nep-upt New Economics Papers
on Utility Models and Prospect Theory
Issue of 2019‒07‒29
thirteen papers chosen by
Alexander Harin
Modern University for the Humanities

  1. Boolean Representations of Preferences under Ambiguity By Mira Frick; Ryota Iijima; Yves Le Yaouanq
  2. Experimental Asset Markets with An Indefinite Horizon By John Duffy; Janet Hua Jiang; Huan Xie
  3. Your money and your life: risk attitudes over gains and losses By Oliver, Adam
  4. Information processing constraints in travel behaviour modelling: A generative learning approach By Melvin Wong; Bilal Farooq
  5. Behavior of the Lithuanian investors at the period of economic growth By Egidijus Bikas; Vitalija Saponaitė
  6. From small markets to big markets By Laurence Carassus; Miklos Rasonyi
  7. Existence and Uniqueness of Solutions to the Stochastic Bellman Equation with Unbounded Shock By Juan Pablo Rinc\'on-Zapatero
  8. Discrete Choice and Welfare Analysis with Unobserved Choice Sets By Victor H. Aguiar; Nail Kashaev
  9. The likelihood of divorce and the riskiness of financial decisions By Stark, Oded; Szczygielski, Krzysztof
  10. Bounded Rationality, Monetary Policy, and Macroeconomic Stability By Francisco Ilabaca; Greta Meggiorini; Fabio Milani
  11. Multivariate LQG Control under Rational Inattention in Continuous Time By Jianjun Miao
  12. Monopolistic competition and optimum product selection: why and how heterogeneity matters By Nocco, Antonella; Ottaviano, Gianmarco I. P.; Salto, Matteo
  13. Longevity, Retirement and Intra-Generational Equity By Svend E. Hougaard Jensen; Thorsteinn Sigurdur Sveinsson; Gylfi Zoega

  1. By: Mira Frick (Cowles Foundation, Yale University); Ryota Iijima (Cowles Foundation, Yale University); Yves Le Yaouanq (Ludwig-Maximilians-Universität, Munich)
    Abstract: We propose a class of multiple-prior representations of preferences under ambiguity where the belief the decision-maker (DM) uses to evaluate an uncertain prospect is the outcome of a game played by two conflicting forces, Pessimism and Optimism. The model does not restrict the sign of the DM’s ambiguity attitude, and we show that it provides a uni?ed framework through which to characterize di?erent degrees of ambiguity aversion, as well as to represent context-dependent negative and positive ambiguity attitudes documented in experiments. We prove that our baseline representation, Boolean expected utility (BEU), yields a novel representation of the class of invariant biseparable preferences (Ghirardato, Maccheroni, and Marinacci, 2004), which drops uncertainty aversion from maxmin expected utility (Gilboa and Schmeidler, 1989), while extensions of BEU allow for more general departures from independence.
    Keywords: Ambiguity, Multiple priors, Dual-self models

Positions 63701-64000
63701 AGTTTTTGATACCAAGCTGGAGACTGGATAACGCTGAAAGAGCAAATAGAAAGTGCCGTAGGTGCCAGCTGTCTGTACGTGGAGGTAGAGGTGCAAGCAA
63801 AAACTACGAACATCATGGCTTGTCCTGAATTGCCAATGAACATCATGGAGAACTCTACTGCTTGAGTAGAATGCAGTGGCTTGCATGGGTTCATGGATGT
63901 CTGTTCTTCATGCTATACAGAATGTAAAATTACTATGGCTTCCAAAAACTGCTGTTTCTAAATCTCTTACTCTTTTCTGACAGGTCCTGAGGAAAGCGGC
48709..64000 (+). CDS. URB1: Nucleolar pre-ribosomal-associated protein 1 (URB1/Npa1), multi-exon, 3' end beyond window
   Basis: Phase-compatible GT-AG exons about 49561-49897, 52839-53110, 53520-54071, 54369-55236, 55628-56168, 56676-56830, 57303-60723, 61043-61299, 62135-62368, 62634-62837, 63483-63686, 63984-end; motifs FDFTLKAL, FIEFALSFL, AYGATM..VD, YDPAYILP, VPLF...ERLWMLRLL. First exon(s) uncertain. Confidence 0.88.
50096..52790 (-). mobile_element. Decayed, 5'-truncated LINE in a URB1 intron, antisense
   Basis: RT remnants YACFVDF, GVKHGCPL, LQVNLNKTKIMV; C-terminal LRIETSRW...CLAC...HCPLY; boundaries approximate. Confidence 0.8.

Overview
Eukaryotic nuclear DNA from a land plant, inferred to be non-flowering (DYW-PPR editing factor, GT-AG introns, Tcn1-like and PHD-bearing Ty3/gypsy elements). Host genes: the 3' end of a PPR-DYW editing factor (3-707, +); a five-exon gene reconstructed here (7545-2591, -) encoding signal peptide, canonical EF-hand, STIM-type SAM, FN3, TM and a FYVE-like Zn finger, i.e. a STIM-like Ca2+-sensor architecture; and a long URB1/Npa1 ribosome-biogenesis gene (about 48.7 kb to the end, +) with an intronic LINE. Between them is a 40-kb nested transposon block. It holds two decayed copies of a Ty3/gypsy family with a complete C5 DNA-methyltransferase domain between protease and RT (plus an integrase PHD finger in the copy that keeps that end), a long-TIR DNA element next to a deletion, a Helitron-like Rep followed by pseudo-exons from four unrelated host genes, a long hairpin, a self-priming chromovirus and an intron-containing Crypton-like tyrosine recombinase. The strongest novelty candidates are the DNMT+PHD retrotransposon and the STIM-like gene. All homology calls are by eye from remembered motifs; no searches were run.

JEL: D81
    Date: 2019–06
  2. By: John Duffy (University of California, Irvine); Janet Hua Jiang (Bank of Canada); Huan Xie (Concordia University)
    Abstract: We study the trade of indefinitely-lived assets in experimental markets. The traded prices of these assets are on average more than 40% below the risk-neutral fundamental value under the expected utility assumption. We examine the effects of three interrelated factors for the traded price, payoff uncertainty about the asset’s dividend payments, horizon uncertainty about the duration of trade, and the expected utility assumption. Our results suggest that horizon uncertainty does not significantly affect the traded price. Incorporating risk aversion into non-expected utility models with recursive preferences and probability weighting can rationalize the low prices observed in our indefinite-horizon asset markets.
    Keywords: asset pricing, behavioral finance, experiments, indefinite horizon, random termination, risk and uncertainty, expected utility, Epstein-Zin recursive preferences, probability weighting
    JEL: C91 C92 D81 G12
  3. By: Oliver, Adam
    Abstract: Prospect theory is the most influential descriptive alternative to the orthodox model of rational choice under risk and uncertainty, in terms of empirical analyses of some of its principal parameters and as a consideration in behavioural public policy. Yet the most distinctive implication of the theory – a fourfold predicted pattern of risk attitudes called the reflection effect – has been infrequently studied and with mixed results over money outcomes, and has never been completely tested over health outcomes. This article reports tests of reflection over money and health outcomes defined by life years gained from treatment. With open valuation exercises, the results suggest qualified support for the reflection effect over money outcomes and strong support over health outcomes. However, in pairwise choice questions, reflection was substantially ameliorated over life years, remaining significant only for treatments that offered short additional durations of life.
    Keywords: Expected utility theory; Markowitz; Prospect theory; Reflection effect; Risk
    JEL: B21 C12 C91
    Date: 2019–08
  4. By: Melvin Wong; Bilal Farooq